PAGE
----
Coral reefs are being wiped out by climate change

Coral reefs in one of the most diverse areas in the World will be wiped out by the end of the century, according to a report by WWF.

The report, launched today at the World's Oceans Conference in Indonesia, shows climate change will destroy the reefs across the Philippines, Malaysia, Papua New Guinea, the Solomon Islands and Timor Leste.

The region just 1% of the earth's surface has 30% of the world's coral reefs, 76% of its reef building coral species and more than 35% of its coral reef fish species, as well as providing vital spawning grounds for other economically important fish such as tuna.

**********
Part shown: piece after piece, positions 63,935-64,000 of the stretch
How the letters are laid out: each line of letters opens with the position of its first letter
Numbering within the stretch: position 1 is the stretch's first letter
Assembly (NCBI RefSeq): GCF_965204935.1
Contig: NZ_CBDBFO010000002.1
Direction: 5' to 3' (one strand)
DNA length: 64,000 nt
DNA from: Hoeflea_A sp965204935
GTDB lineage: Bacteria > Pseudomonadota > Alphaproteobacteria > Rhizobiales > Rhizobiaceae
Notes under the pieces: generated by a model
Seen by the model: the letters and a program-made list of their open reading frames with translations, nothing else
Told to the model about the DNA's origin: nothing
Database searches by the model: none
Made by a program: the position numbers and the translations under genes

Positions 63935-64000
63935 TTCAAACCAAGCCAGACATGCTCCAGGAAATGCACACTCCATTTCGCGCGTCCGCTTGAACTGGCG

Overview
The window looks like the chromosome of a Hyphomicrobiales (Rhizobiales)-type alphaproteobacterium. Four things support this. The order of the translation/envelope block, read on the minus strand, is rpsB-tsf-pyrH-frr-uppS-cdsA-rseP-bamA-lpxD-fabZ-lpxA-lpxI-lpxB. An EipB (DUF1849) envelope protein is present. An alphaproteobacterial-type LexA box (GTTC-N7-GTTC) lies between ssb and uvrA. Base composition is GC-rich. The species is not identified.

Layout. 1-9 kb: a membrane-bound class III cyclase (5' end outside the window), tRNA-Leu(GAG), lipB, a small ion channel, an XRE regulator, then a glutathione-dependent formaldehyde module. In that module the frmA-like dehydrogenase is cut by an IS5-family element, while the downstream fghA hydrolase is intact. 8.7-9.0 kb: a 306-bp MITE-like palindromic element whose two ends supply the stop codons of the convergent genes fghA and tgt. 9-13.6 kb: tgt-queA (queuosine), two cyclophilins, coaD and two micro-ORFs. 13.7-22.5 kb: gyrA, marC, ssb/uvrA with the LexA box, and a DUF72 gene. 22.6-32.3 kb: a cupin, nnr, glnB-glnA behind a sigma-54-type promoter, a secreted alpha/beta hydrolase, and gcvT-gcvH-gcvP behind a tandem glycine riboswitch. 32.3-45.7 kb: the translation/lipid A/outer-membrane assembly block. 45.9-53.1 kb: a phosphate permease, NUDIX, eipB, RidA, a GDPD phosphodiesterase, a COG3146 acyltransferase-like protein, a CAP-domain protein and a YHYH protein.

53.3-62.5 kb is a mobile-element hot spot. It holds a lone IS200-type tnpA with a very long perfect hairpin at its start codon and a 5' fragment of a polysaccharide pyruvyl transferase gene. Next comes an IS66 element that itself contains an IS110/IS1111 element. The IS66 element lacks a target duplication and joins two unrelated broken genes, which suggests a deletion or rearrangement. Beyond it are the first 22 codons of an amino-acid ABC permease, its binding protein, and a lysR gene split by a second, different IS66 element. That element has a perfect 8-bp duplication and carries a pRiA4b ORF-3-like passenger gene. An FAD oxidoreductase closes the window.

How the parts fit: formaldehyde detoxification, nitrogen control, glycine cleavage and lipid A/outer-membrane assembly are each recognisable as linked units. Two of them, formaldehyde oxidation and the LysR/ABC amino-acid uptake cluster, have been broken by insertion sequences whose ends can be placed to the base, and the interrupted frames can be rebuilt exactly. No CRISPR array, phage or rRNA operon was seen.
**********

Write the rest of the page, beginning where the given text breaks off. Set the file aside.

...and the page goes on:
Around 100 million people rely on the area for their livelihoods.

However, it is predicted that due to climate change and overfishing, the capacity of the region's coastal environments to feed people will decline by 80%.

Emily Lewis-Brown, marine climate change officer at WWF-UK, said: "The effects of climate change on the oceans are global and only strong and urgent action to reduce global greenhouse gas emissions can hope to mitigate this threat.

"WWF calls on world leaders to agree a strong and fair Global Climate Deal at the UN Climate Conference in Copenhagen in December to reduce greenhouse gas emissions by 80% below 1990 levels by 2050."

Luke Walsh


coral | fish


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